Family planning use and associated factors among pastoralist community of afar region, eastern Ethiopia

Mussie Alemayehu, Hailemariam Lemma, Kidan Abrha, Yohannes Adama, Girmatsion Fisseha, Henock Yebyo, Ejigu Gebeye, Kassahun Negash, Jemal Yousuf, Tigist Fantu, Tesfay Gebregzabher, Araya Abrha Medhanyie

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Background: Ethiopia is the second most populous country in Africa with a total fertility rate (TFR) of 4.8 children per a woman and contraceptive prevalence rate (CPR) of 29 %. The overall prevalence of modern family planning in a pastoralist community, like Afar region, is low (9.1 %). This study aimed to assess family planning utilization and associated factors among married women of Afar region, Eastern Ethiopia.

Methods: A community-based cross-sectional study was conducted from January 10-28, 2013 among 602 women. Multistage sampling technique was used to select the study participants. Descriptive and multiple variable logistic regression analyses were done to isolate independent predictors on utilization of family planning using SPSS 20.

Results: The overall prevalence of family planning utilization in Afar region was 8.5 % (6.2-10.7). Majority of the women (92.2 %) had used injectable. The most common reasons mentioned in the non-use of family planning methods were religion-related (85.3 %), desire to have more children (75.3 %), and husband's objection (70.1 %). Women who had a positive attitude towards family planning utilization (AOR = 4.7, 95 % CI: 2.1, 10.3), owning radio (AOR = 1.8, 95 % CI: 1.02, 4.18), and literate (AOR = 4.4, 95 % CI: 1.80, 11.08) were more likely to use family planning methods as compared to their counterparts. The increase of monthly income was also associated with the likelihood of family planning methods utilization. The odds of using family planning methods were higher among those with monthly income of $27-$55.5 (AOR = 2. 0, 95 % CI: 1.9, 4.7) and > $55 (AOR = 4. 6, 95 % CI: 1.23-17.19) as compared to women with the lowest category of monthly income ($27 and less).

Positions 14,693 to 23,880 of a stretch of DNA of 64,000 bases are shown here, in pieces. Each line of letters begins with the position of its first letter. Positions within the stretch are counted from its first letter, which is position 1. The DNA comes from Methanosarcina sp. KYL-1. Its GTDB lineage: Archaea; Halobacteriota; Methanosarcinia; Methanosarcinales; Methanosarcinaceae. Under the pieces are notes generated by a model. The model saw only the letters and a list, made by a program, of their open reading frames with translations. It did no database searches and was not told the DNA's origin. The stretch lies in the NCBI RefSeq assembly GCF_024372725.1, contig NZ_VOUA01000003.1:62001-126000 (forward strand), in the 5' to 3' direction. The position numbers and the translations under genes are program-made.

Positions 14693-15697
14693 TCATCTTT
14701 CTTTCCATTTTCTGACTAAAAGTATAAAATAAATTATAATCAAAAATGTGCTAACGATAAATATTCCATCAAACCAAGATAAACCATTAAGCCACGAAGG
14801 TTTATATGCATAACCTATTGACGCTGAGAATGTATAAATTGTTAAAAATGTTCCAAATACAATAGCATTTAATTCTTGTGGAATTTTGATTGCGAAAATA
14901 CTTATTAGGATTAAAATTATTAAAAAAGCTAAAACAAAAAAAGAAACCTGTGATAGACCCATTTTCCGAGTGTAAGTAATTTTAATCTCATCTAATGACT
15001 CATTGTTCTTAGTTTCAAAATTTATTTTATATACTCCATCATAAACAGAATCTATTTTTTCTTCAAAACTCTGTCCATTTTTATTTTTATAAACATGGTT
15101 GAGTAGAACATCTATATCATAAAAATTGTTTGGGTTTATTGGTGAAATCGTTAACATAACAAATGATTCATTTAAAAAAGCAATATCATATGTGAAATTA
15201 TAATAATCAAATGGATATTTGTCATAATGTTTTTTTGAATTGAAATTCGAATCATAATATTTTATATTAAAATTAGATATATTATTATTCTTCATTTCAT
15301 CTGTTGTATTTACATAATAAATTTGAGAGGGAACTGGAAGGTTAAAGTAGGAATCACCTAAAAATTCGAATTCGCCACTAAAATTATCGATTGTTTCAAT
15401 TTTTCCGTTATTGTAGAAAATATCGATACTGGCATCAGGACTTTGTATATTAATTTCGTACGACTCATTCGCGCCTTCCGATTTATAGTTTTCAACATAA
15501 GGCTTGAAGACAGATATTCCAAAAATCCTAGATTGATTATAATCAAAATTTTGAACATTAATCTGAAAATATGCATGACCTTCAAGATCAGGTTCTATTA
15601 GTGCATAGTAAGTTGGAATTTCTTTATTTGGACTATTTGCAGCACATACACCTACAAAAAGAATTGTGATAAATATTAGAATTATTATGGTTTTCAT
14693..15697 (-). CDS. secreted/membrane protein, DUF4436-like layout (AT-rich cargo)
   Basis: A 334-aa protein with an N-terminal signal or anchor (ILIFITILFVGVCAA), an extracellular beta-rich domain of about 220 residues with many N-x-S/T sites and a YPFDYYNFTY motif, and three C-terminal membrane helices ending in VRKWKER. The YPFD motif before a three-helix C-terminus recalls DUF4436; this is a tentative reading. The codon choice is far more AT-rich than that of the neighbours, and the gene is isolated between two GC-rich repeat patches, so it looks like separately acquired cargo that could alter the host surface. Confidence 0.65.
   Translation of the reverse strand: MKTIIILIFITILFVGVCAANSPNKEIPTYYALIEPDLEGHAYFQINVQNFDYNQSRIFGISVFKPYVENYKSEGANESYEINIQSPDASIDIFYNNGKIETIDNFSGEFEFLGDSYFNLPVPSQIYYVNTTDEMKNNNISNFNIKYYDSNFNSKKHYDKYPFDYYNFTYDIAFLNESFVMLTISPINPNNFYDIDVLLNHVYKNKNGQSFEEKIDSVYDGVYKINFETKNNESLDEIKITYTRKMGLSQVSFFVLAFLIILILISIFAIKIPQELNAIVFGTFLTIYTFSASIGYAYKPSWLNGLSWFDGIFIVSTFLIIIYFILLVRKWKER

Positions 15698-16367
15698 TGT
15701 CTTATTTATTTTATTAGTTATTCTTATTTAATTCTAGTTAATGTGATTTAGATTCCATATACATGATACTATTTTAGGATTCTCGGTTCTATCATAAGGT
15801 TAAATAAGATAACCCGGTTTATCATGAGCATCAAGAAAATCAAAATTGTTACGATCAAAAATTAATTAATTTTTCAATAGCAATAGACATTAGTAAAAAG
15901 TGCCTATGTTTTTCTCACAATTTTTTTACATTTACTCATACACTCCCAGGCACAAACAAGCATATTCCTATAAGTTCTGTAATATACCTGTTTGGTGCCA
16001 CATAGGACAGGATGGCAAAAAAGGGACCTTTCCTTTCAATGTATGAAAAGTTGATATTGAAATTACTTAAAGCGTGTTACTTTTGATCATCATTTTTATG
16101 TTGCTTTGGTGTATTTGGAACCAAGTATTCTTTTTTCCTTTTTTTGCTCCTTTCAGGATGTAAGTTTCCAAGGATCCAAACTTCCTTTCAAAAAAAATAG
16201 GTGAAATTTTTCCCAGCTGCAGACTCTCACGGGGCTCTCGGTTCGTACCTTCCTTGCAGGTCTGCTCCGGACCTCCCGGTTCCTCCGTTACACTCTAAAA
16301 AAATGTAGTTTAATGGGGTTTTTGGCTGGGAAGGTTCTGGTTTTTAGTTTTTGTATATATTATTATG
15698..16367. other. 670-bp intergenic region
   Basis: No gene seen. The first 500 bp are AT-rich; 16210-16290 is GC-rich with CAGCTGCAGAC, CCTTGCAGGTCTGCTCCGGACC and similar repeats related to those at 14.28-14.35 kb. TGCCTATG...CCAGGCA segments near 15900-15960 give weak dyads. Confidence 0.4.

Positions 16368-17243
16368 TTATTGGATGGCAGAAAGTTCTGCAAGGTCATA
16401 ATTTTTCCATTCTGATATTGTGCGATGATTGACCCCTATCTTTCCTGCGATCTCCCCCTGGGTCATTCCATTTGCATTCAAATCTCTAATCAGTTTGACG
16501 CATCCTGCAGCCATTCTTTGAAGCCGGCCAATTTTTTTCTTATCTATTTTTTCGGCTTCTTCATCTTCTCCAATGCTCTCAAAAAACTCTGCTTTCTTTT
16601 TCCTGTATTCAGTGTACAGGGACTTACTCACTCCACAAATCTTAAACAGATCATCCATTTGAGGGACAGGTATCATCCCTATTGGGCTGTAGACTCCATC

Conclusion: The low coverage of family planning in the region could be due to the influence of husband, religious and clan leader. Attitude of women towards family planning methods, possession of radio, monthly income, and educational status could influence family planning utilization.

Original languageEnglish
Article number39
Number of pages9
JournalBMC Women's Health
Issue number1
Publication statusPublished - 18 Jul 2016
Externally publishedYes


  • Afar
  • Ethiopia
  • Family planning
  • Pastoralist community
  • Utilization


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